Images from the Sharp End
Cripps, Charlotte, The Independent (London, England)
The shortlist for photography's biggest award reveals obsessions with politics, nationality - and a famous pair of legs. Charlotte Cripps previews next year's Deutsche Borse prize
The celebrated rock star Alison Goldfrapp restaged the murder of Fanny Adams (whose name became a part of the language) in photographs taken by the UK photographer Anna Fox, one of this year's shortlist of four up for the prestigious international Deutsche Brse Photography Prize. It's the world's biggest general prize of its kind, and is worth 30,000.
The singer is lying amongst bluebells or under bushes in red stilettos, in colourful images which were shown this year in Fox's exhibition Cockroach Diary and Other Stories, for which she was nominated for the prize.
"Anna and I would get together at weekends and go off into to the countryside to take photos," explains Alison Goldfrapp. "We both lived near to where Fanny Adams was murdered in Hampshire in 1867 and were both fascinated by the story. It was like playing together, because we would take some clothes and improvise. I like Anna's brutal and honest photographic style. We were both trying to get a larger-than-life effect with colour and light."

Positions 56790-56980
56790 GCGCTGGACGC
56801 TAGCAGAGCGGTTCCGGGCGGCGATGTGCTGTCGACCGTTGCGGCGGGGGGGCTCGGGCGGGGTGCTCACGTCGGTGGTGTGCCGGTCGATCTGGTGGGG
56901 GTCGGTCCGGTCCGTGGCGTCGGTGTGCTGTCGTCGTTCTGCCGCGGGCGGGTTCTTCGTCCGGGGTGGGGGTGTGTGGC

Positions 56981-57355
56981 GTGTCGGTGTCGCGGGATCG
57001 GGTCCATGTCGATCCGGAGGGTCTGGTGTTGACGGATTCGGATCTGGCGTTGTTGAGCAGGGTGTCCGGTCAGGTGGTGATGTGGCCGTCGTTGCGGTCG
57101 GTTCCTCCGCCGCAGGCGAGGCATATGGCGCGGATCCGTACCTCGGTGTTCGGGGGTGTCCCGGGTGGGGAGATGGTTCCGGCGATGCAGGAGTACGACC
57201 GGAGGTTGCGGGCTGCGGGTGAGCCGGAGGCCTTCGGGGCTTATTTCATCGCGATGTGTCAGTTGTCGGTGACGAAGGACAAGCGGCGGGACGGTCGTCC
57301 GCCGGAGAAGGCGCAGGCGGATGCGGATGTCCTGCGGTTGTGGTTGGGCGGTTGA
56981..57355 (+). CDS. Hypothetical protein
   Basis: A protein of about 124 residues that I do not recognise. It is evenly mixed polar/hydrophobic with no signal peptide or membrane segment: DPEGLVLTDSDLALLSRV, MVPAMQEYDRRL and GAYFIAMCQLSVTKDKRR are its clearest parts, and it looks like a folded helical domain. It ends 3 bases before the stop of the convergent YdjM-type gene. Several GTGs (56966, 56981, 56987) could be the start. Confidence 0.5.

Fox, 48, emerged from the British colour documentary movement of the 1980s to snap the strange and ordinary of British life in rural villages of southern England - even turning the lens on her mother's neat cupboards at home.
She's one of four photographers, two of whom are from the UK and three of whom are women, whittled down from a long-list of 90 from all over the world, who are deemed to have made the most significant contribution to photography in Europe over the last year, either by way of an exhibition or a publication. The winner will be announced at a special awards ceremony on 17 March 2010 at Lomdon's Photographers' Gallery.
The French photographer Sophie Ristelhueber, 60, has been using photography and, more recently, moving image, to document the scars that conflicts leave on the landscape.
Her 2005 West Bank shots reveal rocks and concrete blocks that cut off roads between villages and cities, reflecting Israel's long- standing policy of separation and the restriction of movement imposed on Palestinians.
She even flew over the Kuwait desert in a helicopter following the end of the first Gulf war to capture abstract shapes, as well as walking through this tricky terrain to take pictures of personal belongings, including a pair of shoes in the sand. Ristelhueber not only challenges the conventions of war reportage in the way she approaches her subjects, but also in the original way she installs and presents her photographs, which are often large-scale and applied directly onto walls.
The Belfast-born Donovan Wylie, 38, who is nominated for his exhibition MAZE 2007/8, at Belfast Exposed, investigates the psychology of architecture through the Maze prison. …